First of all, make sure that they are honey bees and not wasps or bumblebees using the information below:
Honey bees are the bees that us beekeepers keep!! They live in large perennial colonies and have long been managed by beekeepers as they produce a surplus of honey and the beeswax is highly prized. Swarming is a natural process the bees undertake in order to reproduce as a colony. So a swarm is simply part of a bee colony looking for a new home – it has no aggressive intent at all. During the process of swarming, bees usually cluster together on a tree branch, fence, posts or something similar. At this stage, they can often be relatively easily re-homed by a beekeeper.
If you think you have a swarm of honey bees please contact our Swarm co-ordinator, Daniel McGarva or call 07719 439416 who will put you in touch with one of our members. It is also useful if you can take a photograph and send it to Daniel so he knows what to expect. Our members can only help with honey bees.
The Common wasp is found throughout the UK. They eat flies, aphids, caterpillars and other invertebrates, making them an important insect-controlling predator and are important pollinators. There are approximately 9,000 species of wasp in the UK but only nine species are social wasps which form large nests, the majority are solitary and cause no upset to humans.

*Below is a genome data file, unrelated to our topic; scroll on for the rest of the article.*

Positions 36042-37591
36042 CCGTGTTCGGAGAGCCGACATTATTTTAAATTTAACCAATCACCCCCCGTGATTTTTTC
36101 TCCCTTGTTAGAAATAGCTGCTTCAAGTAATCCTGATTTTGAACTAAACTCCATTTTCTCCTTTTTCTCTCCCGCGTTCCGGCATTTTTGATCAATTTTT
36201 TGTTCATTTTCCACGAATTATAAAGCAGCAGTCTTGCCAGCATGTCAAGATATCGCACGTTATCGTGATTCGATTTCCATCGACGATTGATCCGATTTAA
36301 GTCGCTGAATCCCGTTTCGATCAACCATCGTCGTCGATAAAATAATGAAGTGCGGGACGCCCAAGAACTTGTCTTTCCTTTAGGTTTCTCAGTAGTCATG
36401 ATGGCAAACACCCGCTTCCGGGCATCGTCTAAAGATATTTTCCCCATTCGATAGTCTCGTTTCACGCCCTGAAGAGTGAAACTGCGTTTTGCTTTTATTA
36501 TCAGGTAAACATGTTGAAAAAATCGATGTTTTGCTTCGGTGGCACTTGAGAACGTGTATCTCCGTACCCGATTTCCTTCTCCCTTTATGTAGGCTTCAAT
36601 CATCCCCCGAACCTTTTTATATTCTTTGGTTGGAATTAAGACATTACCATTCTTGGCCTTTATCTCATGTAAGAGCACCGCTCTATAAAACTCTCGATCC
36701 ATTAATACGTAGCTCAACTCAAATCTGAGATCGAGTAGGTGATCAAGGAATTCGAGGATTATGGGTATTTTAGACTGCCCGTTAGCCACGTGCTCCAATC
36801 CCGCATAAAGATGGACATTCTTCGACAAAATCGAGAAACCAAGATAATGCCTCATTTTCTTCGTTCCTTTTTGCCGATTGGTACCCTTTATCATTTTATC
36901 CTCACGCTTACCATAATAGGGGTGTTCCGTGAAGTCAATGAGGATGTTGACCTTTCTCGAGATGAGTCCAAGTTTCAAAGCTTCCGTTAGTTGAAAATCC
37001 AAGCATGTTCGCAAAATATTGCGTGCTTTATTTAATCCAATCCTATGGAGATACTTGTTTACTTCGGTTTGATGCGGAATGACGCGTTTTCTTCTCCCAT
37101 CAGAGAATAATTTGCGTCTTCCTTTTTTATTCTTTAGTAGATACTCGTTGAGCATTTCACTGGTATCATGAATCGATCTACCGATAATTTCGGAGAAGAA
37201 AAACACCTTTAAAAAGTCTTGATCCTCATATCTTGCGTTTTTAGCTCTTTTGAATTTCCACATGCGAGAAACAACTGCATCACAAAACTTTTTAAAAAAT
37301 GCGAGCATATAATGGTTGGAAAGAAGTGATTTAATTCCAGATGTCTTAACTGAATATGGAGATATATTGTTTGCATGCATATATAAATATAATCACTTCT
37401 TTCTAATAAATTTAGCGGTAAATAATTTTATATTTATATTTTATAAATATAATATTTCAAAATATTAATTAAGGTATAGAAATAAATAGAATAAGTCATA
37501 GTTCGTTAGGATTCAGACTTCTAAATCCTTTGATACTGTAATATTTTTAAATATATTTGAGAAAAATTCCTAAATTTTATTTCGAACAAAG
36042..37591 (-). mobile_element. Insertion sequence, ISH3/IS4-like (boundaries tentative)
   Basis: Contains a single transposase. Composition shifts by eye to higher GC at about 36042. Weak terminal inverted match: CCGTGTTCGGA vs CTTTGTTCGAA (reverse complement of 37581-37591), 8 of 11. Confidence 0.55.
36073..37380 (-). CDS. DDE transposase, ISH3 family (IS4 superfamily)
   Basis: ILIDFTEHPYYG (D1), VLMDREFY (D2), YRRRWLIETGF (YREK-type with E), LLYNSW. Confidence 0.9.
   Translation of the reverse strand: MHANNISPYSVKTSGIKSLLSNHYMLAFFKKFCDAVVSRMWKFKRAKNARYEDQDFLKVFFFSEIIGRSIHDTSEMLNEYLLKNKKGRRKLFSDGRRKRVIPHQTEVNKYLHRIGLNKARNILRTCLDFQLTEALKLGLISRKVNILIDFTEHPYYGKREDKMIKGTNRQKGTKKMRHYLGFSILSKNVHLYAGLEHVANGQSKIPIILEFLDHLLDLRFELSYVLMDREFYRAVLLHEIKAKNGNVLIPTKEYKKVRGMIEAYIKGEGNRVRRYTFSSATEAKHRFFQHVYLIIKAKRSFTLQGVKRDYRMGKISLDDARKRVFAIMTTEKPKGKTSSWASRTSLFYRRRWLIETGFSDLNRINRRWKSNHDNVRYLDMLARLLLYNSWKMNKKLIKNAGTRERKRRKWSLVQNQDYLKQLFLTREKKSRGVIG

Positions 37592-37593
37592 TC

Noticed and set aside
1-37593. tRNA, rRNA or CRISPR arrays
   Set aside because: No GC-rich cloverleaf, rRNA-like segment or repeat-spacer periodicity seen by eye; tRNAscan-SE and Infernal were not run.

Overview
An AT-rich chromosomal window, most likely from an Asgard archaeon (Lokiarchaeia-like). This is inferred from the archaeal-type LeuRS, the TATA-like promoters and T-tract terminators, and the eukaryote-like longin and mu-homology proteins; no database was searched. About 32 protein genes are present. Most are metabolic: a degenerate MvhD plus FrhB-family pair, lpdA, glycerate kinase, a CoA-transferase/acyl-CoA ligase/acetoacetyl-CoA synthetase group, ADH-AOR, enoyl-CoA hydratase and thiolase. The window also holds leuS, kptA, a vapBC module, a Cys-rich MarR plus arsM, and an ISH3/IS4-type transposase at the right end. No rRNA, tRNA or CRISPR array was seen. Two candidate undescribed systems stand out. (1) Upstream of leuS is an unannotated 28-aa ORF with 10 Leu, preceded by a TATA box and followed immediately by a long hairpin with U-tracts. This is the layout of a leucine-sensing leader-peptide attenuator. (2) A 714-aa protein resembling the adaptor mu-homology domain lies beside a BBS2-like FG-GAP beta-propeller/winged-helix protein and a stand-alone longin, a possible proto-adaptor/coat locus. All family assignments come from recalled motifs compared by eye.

For more information on wasps go to Buglife
Bumble bees are familiar and much-loved insects that pollinate our crops and wildflowers. Small colonies live through the summer months with only the queen overwintering. They are usually very docile, rarely a nuisance and usually best left alone.
For more information about bumblebees go to the Bumblebee Conservation Trust
Solitary bees are amazingly effective pollinators and as the name suggests tend not to live in colonies like bumblebees and honey bees. In the UK we have around 270 species of bee, just under 250 of which are solitary bees.
For more information on solitary bees go to Wildlife Trusts
If you think you have a swarm of honey bees please contact our Swarm co-ordinator, Daniel McGarva on firstname.lastname@example.org or 07719 439416 who will put you in touch with one of our members. It is also useful if you can take a photograph and send it to Daniel so he knows what to expect. Our members can only help with honey bees.
They will then assess the situation and decide if they are able to collect the bees safely. Sometimes colonies of bees can be in roofs, chimneys or other difficult to reach places and are not possible to remove. If this is the case and they are a danger to you or your neighbours then you may need to call in a local pest controller.